Today, it’s about innovation and it’s the primary factor in driving growth. The CFOs, CIOs & CTOs have budgets and I have to say right now, if I had to spend money on anything it would be on applications that enable and deliver innovation, above that of any other enterprise application. According to a recent study, almost 100% of companies are already running ERP applications and this is not surprising given it was the first application to establish it self as an essential business tool.
However, without PLM the ERP system will not establish a forward looking and collaborative innovation platform, nor will it manage and consume accurate data from design, engineering, manufacturing and maintenance, especially when you start to include Industry 4.0 Technologies such as IoT and “Big Data”. It can ultimately lead to minimal or no improvements to the business, innovation and products.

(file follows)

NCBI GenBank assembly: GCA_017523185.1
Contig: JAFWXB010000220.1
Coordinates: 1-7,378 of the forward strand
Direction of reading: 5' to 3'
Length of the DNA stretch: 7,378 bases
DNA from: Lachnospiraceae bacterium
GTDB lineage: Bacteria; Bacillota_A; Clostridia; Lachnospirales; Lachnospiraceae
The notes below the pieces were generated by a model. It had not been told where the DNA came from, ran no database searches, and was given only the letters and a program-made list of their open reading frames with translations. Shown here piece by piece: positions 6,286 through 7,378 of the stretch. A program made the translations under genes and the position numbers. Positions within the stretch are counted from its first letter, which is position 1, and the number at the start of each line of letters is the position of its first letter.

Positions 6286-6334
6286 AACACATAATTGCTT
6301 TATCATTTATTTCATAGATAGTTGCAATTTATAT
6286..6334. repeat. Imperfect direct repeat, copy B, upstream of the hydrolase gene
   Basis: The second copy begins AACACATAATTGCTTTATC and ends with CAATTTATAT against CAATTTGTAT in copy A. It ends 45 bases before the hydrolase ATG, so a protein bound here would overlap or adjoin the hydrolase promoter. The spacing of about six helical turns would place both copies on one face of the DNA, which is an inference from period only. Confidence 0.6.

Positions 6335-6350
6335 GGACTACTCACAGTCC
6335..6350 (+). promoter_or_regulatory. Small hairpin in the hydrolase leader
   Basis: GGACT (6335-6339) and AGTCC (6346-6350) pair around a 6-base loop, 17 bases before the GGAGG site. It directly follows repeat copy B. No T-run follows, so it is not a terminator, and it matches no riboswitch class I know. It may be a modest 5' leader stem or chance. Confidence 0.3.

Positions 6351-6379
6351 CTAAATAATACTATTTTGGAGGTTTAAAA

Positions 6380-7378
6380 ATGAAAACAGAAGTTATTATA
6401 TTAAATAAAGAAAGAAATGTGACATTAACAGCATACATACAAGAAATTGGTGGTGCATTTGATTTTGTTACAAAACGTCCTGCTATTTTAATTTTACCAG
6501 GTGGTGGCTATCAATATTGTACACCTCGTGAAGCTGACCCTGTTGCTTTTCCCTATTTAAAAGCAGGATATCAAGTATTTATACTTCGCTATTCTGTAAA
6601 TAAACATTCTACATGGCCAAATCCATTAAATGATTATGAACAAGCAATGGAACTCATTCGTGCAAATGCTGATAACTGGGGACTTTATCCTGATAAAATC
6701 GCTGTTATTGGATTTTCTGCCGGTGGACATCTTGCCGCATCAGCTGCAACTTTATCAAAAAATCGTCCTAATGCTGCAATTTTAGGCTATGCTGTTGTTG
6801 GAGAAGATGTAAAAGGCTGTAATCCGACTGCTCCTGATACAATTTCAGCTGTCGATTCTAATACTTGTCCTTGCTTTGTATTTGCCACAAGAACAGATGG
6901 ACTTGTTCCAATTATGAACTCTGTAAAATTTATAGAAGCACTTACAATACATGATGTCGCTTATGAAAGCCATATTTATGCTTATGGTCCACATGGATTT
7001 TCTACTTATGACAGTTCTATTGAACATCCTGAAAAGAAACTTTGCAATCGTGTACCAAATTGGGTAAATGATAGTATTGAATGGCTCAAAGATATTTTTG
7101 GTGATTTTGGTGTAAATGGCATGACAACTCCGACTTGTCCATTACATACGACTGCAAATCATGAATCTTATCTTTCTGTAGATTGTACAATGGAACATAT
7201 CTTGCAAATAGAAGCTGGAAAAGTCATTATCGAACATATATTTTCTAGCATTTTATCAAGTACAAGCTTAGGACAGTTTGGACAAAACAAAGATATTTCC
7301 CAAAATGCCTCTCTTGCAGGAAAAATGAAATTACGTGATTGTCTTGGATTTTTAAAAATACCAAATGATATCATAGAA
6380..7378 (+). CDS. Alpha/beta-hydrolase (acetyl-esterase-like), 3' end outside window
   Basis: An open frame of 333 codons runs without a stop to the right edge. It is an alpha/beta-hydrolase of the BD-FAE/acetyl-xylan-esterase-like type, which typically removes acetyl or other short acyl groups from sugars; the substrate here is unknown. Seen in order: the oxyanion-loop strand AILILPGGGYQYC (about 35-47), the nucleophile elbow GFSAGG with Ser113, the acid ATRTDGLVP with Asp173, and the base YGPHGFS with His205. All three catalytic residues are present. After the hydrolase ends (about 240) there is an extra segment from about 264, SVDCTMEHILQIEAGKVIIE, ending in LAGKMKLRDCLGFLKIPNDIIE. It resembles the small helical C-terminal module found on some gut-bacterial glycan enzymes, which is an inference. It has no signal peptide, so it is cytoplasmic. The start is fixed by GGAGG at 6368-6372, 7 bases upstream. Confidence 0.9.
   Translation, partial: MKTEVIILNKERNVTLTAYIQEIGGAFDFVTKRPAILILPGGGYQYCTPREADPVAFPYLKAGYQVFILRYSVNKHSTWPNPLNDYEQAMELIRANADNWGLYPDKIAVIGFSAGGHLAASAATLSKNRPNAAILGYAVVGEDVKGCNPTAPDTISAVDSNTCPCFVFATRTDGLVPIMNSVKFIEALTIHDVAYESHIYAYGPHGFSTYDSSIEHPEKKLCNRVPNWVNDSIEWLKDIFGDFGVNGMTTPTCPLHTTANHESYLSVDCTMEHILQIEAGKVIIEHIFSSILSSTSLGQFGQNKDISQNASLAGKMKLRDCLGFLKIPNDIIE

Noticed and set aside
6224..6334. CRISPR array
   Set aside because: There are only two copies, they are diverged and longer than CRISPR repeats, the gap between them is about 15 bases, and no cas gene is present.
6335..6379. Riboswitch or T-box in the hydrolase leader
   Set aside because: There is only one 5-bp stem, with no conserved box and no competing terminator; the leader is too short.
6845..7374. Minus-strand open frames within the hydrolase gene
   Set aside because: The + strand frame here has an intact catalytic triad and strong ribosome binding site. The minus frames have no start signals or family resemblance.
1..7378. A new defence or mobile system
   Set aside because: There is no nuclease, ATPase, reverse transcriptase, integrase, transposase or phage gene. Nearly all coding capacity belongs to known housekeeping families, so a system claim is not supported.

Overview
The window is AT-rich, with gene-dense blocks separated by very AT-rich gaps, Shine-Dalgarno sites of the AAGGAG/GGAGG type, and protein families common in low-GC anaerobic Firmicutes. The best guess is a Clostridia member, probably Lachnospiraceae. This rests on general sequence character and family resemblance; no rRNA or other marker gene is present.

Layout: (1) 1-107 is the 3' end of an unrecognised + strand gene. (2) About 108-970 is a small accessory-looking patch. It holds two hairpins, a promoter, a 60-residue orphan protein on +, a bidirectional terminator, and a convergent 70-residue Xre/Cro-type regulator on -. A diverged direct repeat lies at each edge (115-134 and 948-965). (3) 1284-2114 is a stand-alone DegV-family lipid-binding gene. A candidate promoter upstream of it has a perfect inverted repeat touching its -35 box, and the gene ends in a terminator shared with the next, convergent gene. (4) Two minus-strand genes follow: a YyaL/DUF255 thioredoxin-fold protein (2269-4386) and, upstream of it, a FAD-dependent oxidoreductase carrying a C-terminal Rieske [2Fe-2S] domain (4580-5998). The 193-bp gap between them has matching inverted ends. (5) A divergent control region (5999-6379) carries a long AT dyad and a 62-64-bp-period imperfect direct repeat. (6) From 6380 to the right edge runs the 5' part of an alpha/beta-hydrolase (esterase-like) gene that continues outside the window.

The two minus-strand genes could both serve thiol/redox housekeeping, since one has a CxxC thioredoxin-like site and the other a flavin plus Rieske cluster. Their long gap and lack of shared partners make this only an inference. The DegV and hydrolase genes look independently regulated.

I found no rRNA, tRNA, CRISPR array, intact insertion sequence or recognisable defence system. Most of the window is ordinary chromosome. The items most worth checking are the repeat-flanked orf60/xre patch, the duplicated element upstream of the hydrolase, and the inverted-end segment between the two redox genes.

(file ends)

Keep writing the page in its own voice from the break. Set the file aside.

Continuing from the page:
It was the other day, in Stockholm, with one of the leading vendors and their head of delivery and we were chatting. We were saying to each other: “Why is it, when large enterprises know they have to innovate that they more easily “pull the trigger” on an enterprise management system (ERP) for millions than they do for a product innovation platform or PLM system that could save their company from disaster over the years ahead?”
Perhaps it’s because the CFO & CIO align themselves more with ERP, while the head of manufacturing/engineering aligns with PLM?
We concluded, today’s priority is in the installation of Product Innovation Platforms, Product Lifecycle and Manufacturing Operations application layers, because to survive in the 4IR, nothing is more important today than delivering better, smarter, more personalized and faster delivered products.